velocity components for plasma in crossed fields


Electrodynamics

apply an oscillator model to electrons in the plasma
  • at low frequencies (<50 kHz) ions and electrons both oscillate
  • at high frequencies (>50 kHz) heavy ions can not follow switching fields => only electrons oscillate while ions are relatively stationary

Examine forces on electrons:

  • driving force from varying E field
  • no restoring force since electrons are not bound (spring constant = 0)
    • not true if charge separation in plasma leads to electrostatic restoring forces
  • damping term, g, from collisions (this could be large)
    • g = collision frequency
  • consider effects of electromagnetic wave on plasma (with no static fields)

from F = ma we can write down an equation of motion:

equations for charges in plasma


Special case: Dilute Plasmas

dilute => few collisions so g is small (<< w)

same approximations as before

equations for a dilute plasma

for g < w < wp (evanescent domain)

k is imaginary => waves are attenuated

 

When is a plasma dilute ?

criteria: g << w ..... to put numbers in, let us say g = 0.01 w

estimate collision frequency from kinetic theory of gasses:

collision frequency equation

ąd2 = seA = electron - atom collision cross section

using typical values

  • d = 1 Å = 1 x 10-10m
  • m = 9.1 x 10-31 kg
  • T = 10 eV = 116,000 K

    then g = 6.65 x 10-14 N (where N is in particles/m3)

    if the incident frequency, w , is 1000 Hz

    • then we want g < 10 Hz which means N < 1.5 x 1014 atoms/m3 (or 1.5 x 108 atoms/cm3 or 4 x 10-9 torr)

    if the incident frequency is 1,000,000 Hz

    • then we want g < 10,000 Hz which means N < 1.5 x 1017 atoms/m3 (or 5 x 1011 atoms/cm3 or 4 x 10-6 torr)

    Reality check: 1 torr = 3.5 x 1022 atoms/m3 . . . . so most plasmas in our processes are NOT dilute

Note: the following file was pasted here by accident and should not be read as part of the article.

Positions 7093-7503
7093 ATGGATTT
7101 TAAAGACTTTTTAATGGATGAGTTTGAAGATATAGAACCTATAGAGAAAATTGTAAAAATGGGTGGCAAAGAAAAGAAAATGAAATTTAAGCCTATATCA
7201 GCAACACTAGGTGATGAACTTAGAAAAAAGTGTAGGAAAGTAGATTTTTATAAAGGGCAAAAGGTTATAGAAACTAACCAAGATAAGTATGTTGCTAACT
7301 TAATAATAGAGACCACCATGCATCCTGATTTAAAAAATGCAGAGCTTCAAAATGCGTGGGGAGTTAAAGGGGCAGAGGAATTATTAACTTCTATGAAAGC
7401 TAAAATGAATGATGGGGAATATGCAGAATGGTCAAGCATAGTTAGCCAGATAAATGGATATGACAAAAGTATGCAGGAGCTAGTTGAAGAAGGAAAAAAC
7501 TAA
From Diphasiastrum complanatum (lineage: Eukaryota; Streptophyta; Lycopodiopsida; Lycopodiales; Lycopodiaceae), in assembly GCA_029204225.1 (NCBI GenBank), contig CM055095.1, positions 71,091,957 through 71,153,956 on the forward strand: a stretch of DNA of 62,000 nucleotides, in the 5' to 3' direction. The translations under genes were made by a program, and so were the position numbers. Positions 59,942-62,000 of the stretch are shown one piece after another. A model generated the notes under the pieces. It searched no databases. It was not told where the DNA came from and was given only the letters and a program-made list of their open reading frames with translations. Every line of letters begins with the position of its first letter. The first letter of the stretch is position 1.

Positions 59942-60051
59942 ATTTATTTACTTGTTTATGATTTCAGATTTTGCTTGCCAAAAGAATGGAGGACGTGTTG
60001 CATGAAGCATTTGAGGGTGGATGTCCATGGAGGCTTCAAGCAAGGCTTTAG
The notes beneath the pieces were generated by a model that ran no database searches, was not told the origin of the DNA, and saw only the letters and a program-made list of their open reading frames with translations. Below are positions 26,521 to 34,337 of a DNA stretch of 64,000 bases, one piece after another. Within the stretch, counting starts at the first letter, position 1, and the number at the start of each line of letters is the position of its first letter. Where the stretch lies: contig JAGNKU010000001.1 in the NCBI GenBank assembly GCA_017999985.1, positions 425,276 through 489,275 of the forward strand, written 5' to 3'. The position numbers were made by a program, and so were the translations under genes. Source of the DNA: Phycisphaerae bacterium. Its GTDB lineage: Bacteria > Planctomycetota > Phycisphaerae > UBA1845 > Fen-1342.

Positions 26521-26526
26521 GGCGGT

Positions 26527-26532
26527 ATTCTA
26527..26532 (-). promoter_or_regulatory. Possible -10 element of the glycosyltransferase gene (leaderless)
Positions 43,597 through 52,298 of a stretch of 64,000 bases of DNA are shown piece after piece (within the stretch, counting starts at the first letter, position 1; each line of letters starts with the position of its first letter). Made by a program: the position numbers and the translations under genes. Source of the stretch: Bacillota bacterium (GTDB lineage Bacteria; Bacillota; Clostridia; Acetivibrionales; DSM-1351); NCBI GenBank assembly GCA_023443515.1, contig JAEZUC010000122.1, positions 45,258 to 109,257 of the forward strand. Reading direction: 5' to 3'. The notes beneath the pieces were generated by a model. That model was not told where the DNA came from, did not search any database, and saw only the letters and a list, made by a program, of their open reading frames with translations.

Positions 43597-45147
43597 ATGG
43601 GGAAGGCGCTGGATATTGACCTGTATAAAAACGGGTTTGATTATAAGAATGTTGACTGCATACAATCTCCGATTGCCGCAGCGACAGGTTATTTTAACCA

Another reality check: is the plasma frequency for these conditions greater than the incident frequency ?

    Using N = 1.5 x 1017 atoms/m3 (and assuming f = 0.1 and q = 1.6x 10-19C), plasma frequency = 7 x 109 Hz which is much greater than anything else.


Special Case: Dense Plasmas

collisions between charged particles are common
electrons and ions are in thermal equilibrium

electrons and ions move together

equilibrium theory formulation of plasmas

particles maintain a Maxwell-Boltzmann velocity distribution

kinetic properties and transport properties of particles can be calculated from this.


Applications of plasmas

  • cleaning / etching of surfaces
  • sputter deposition source
  • bombardment during deposition to modify film
  • activation of reactive gasses


Plasma Sources

  • plate electrodes
    • low plasma densities (109 - 1010 charged particles per cm3)
    • common in sputter deposition
    • discuss further during sputter deposition
  • Inductively coupled plasma (ICP)
    • high plasma densities (1011 - 1012 charged particles per cm3)
    • operates well at lower gas densities (< 50 mTorr)
    • can be used up to atmospheric pressures (and beyond)
    • couple RF energy inductively into plasma (lossy electrical conductor)
      • produces more efficient ionization
  • Helicon
    • high plasma densities (1011 - 1012 charged particles per cm3)
    • operates well at lower gas densities (< 50 mTorr)
    • radiates RF energy into plasma for resonant absorption
      • produces more efficient ionization
  • Electron cyclotron resonance (ECR)
    • high plasma densities (1012 - 1013 charged particles per cm3)
    • operates well at lower gas densities (down to 0.1 mTorr)
    • couples microwave energy to electrons by matching frequency to electron gyration frequency
      • wc = eB / me
      • produces more efficient ionization
    • control the plasma density with microwave power and gas pressure
    • can also control ion species created (O2+, O+)

    plasma sources


Previous Lecture Previous Lecture - - - INDEX OF LECTURES - - - Next Lecture Next lecture